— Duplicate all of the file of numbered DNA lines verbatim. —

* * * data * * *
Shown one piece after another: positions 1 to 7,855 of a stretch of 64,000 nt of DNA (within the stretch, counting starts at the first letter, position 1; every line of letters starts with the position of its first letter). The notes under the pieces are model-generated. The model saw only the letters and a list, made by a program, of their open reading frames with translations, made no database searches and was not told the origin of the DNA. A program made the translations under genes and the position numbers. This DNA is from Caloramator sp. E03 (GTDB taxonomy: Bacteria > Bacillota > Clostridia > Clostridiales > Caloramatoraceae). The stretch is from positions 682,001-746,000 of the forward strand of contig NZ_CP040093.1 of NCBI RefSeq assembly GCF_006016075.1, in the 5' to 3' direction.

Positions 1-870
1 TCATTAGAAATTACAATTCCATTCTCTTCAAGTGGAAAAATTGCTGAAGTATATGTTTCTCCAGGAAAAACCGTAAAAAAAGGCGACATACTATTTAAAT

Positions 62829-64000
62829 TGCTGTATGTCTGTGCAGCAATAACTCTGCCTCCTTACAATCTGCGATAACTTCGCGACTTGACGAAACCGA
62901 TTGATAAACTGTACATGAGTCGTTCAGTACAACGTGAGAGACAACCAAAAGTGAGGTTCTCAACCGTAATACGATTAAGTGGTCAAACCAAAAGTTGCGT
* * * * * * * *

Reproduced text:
Shown one piece after another: positions 1 to 7,855 of a stretch of 64,000 nt of DNA (within the stretch, counting starts at the first letter, position 1; every line of letters starts with the position of its first letter). The notes under the pieces are model-generated. The model saw only the letters and a list, made by a program, of their open reading frames with translations, made no database searches and was not told the origin of the DNA. A program made the translations under genes and the position numbers. This DNA is from Caloramator sp. E03 (GTDB taxonomy: Bacteria > Bacillota > Clostridia > Clostridiales > Caloramatoraceae). The stretch is from positions 682,001-746,000 of the forward strand of contig NZ_CP040093.1 of NCBI RefSeq assembly GCF_006016075.1, in the 5' to 3' direction.

Positions 1-870
1 TCATTAGAAATTACAATTCCATTCTCTTCAAGTGGAAAAATTGCTGAAGTATATGTTTCTCCAGGAAAAACCGTAAAAAAAGGCGACATACTATTTAAAT

Positions 62829-64000
62829 TGCTGTATGTCTGTGCAGCAATAACTCTGCCTCCTTACAATCTGCGATAACTTCGCGACTTGACGAAACCGA
62901 TTGATAAACTGTACATGAGTCGTTCAGTACAACGTGAGAGACAACCAAAAGTGAGGTTCTCAACCGTAATACGATTAAGTGGTCAAACCAAAAGTTGCGT